June 6, 2000, Governor Hull convened a special session on education to address a 0.6 % funding increase in the state sales tax for specified educational programs. Lau programs were removed from the list of permissible items to be funded by the state sales tax. Again, the legislature rejected an amendment that required the state to conduct the cost study of Lau programs. On June 30, 2000, Governor Hull signed the bill providing for the increase in state sales tax to finance education. Again, the state failed to take any action to fund Lau programs in Arizona at a level reasonably calculated to make LEP students proficient in speaking, understanding, reading, and writing English. Contrary to the information provided to this Court in January of 2000, the State has not even taken the first step of conducting the cost study.

Against this backdrop, Plaintiff's Motion for Post-judgment Relief asks this Court to order the Sate to conduct the cost study by November 1, 2000, so that the State legislature will be in a position to fund Arizona's Lau programs during its next legislative session, which begins January 1, 2001. This is especially important because Arizona has a biannual budget so unless funding is secured this session, LEP students will have to wait until 2003 to see any improvement in funding for Lau programs.

Defendants, however, suggest that further delay is necessary because conducting the cost study now is unrealistic and counterproductive in light of the Consent Decree entered in this action in June, 2000. Now that Defendants have agreed to make procedural and substantive revisions to the State Lau programs, as sought by Plaintiff's in this very class action law suit, the cost study can only be conducted after the changes are implemented and in place for some period of time. Only then, after the Department of Education has had an opportunity to determine which programs are working well, should the cost of the Lau Programs be calculated. Besides, there is a referendum item, Proposition 203, on the November ballot which will repeal the existing bilingual education statutes and adopt a one-year immersion program for LEP students.

Defendants propose that during this next legislative session the Department of Education will ask the legislature to provide $300,000 in funding to conduct the cost study and perform the monitoring required under the Consent Decree. If funded by the legislature, the study would begin in the summer of 2001 and be complete in the spring of 2002. This would be just in time for the next biannual budget in 2003.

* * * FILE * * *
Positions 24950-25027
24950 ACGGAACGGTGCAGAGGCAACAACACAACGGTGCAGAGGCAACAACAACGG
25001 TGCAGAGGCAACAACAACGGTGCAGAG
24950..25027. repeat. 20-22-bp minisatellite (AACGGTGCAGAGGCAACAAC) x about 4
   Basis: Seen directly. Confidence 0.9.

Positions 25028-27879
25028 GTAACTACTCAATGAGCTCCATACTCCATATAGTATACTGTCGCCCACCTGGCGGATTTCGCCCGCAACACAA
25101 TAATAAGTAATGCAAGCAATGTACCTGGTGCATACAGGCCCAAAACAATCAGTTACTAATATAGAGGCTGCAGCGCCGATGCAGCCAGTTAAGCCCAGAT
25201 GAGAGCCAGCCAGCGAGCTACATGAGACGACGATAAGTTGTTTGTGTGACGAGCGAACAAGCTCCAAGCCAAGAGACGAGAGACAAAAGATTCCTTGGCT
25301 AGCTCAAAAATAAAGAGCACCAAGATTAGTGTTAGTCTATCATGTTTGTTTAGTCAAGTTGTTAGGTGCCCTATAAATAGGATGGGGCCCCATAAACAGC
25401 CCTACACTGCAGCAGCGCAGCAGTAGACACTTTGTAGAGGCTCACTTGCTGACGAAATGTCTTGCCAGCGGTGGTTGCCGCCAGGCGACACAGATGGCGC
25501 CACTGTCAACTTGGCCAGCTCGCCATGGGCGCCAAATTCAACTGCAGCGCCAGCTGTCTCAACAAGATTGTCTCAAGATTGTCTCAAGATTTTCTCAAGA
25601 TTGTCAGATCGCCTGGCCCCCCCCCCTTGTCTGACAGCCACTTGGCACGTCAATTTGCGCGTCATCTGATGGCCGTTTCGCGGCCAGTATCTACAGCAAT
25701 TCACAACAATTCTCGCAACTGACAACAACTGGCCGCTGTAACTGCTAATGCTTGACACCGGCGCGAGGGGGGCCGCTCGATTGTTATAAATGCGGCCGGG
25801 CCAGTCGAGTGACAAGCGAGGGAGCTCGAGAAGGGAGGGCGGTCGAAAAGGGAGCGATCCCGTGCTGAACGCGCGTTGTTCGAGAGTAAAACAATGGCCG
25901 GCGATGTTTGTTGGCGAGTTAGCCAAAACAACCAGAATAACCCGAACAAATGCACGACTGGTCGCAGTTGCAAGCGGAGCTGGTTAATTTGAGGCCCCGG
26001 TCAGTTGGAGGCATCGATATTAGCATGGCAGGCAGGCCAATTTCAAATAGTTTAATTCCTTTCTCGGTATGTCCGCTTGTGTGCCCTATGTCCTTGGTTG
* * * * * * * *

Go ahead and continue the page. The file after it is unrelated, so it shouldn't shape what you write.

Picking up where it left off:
This Court is not surprised by Defendants' suggestion to continue to delay appropriating adequate funding for Lau programs in Arizona, nor is the Court surprised by the continued inaction of the State legislature. See Roosevelt Elementary School District No. 66, et al. v. C. Diane Bishop, (Roosevelt I) 179 Ariz. 233, 877 P.2d 806 (1994) (en banc), appeal after remand, Hull v. Albrecht, (Roosevelt II) 190 Ariz. 520, 950 P.2d 1141 (1997), appeal after remand, (Roosevelt III) 192 Ariz. 34, 960 P.2d 634 (1998) (continued legislative refusal to take action as directed by the state courts to remedy disparities in school financing). The Court is, however, surprised by the Defendants' brazen argument that a cost assessment *1046 cannot be done now because it should not be "based on models that have not been getting the job done." (Response at 3.)[2] For example, Defendants argue: "A study of the state's English Acquisition Programs prior to implementation of the changes envisioned by the Consent Order would, however, be just that-an assessment of the costs of a system that both plaintiffs and defendants agree was not appropriate." Id.

This Court' Order of January 24, 2000, made 64 specific Findings of Fact and not one criticized the Lau models being used to teach LEP students in Arizona. The parties agreed "that the State of Arizona has prescribed, and NUSD has adopted, models that are generally regarded by experts as sound designs for effective Lau instruction." (Judgment at 22.) The Judgment entered by this Court was that the primary reason the Lau programs failed LEP students in Nogales, Arizona, was because the programs were not adequately funded by the State.

Plaintiffs' Reply accurately reflects the findings and conclusions of this Court, as follows:

... The Court determined in its Conclusions of Law that the State of Arizona had prescribed, and NUSD had adopted, models that are generally regarded by experts as sound designs for effective Lau instruction. Judgment at 22, Conclusion of Law (A) (3). The Court further concluded that the state's minimum $150 appropriation per LEP student, in combination with its property based finance scheme, is inadequate and has resulted in the following Lau program deficiencies: